Dating sites for convicts
The rest of the state is drained southward through broad valleys.The Coosa and the Tallapoosa rivers join north of Montgomery to form the Alabama River, which meanders southwestward until it connects with the Tombigbee River, which drains the state’s western portion.Sweet gum and black walnut are also common, while the colourful red cedar is most abundant in the Tennessee valley and the Black Belt, with stately black cypress clustering around rivers and ponds.There are many varieties of shrubs and grasses, and bamboo, large canes, and mistletoe are widespread.Precipitation is fairly evenly distributed throughout the year, with an annual average of 56 inches (1,420 mm) and a concentration on the coast. These favourable conditions have given the state a long growing season, ranging from about 200 days in the north to some 300 days in the south.Alabama is subject to severe weather, especially during the warmer months.Occasionally, large-scale outbreaks of multiple tornadoes have turned particularly deadly and destructive in the region, as they did in April 1974 and in April 2011.The warm climate of Alabama has nurtured a rich plant cover, including more than 100 tree varieties.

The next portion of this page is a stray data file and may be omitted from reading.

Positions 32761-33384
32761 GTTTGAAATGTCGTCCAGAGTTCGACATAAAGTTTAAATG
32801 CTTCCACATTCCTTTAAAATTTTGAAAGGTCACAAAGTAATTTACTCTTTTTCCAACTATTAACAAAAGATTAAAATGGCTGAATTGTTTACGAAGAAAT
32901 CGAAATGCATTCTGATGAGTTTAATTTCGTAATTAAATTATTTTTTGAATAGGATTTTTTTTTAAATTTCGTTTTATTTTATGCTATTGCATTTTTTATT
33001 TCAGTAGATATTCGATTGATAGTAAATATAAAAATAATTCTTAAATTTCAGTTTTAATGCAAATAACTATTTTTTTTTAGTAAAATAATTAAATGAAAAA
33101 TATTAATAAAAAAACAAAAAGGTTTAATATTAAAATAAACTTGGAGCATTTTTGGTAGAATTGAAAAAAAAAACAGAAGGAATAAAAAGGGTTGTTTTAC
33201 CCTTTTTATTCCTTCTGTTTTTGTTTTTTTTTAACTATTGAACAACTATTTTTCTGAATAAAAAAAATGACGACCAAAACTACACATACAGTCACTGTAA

Arcing into the heart of the lowlands of Alabama, the Black Belt has been distinctive because of its association with the cotton production that long dominated its rich soils—though little cotton is grown there now.
Elevations rise to 1,800 feet (550 metres) in the more rugged eastern portions.
The Great Appalachian Valley forms another marked division to the east.
Most of the thick forests are in the north and northeast.
Pine trees predominate, and live oaks are also found statewide, adding character to the streets of the older towns and cities.
It is bordered by Tennessee to the north, Georgia to the east, and Mississippi to the west. The rich agricultural valley of the Tennessee River occupies the extreme northern part of the state.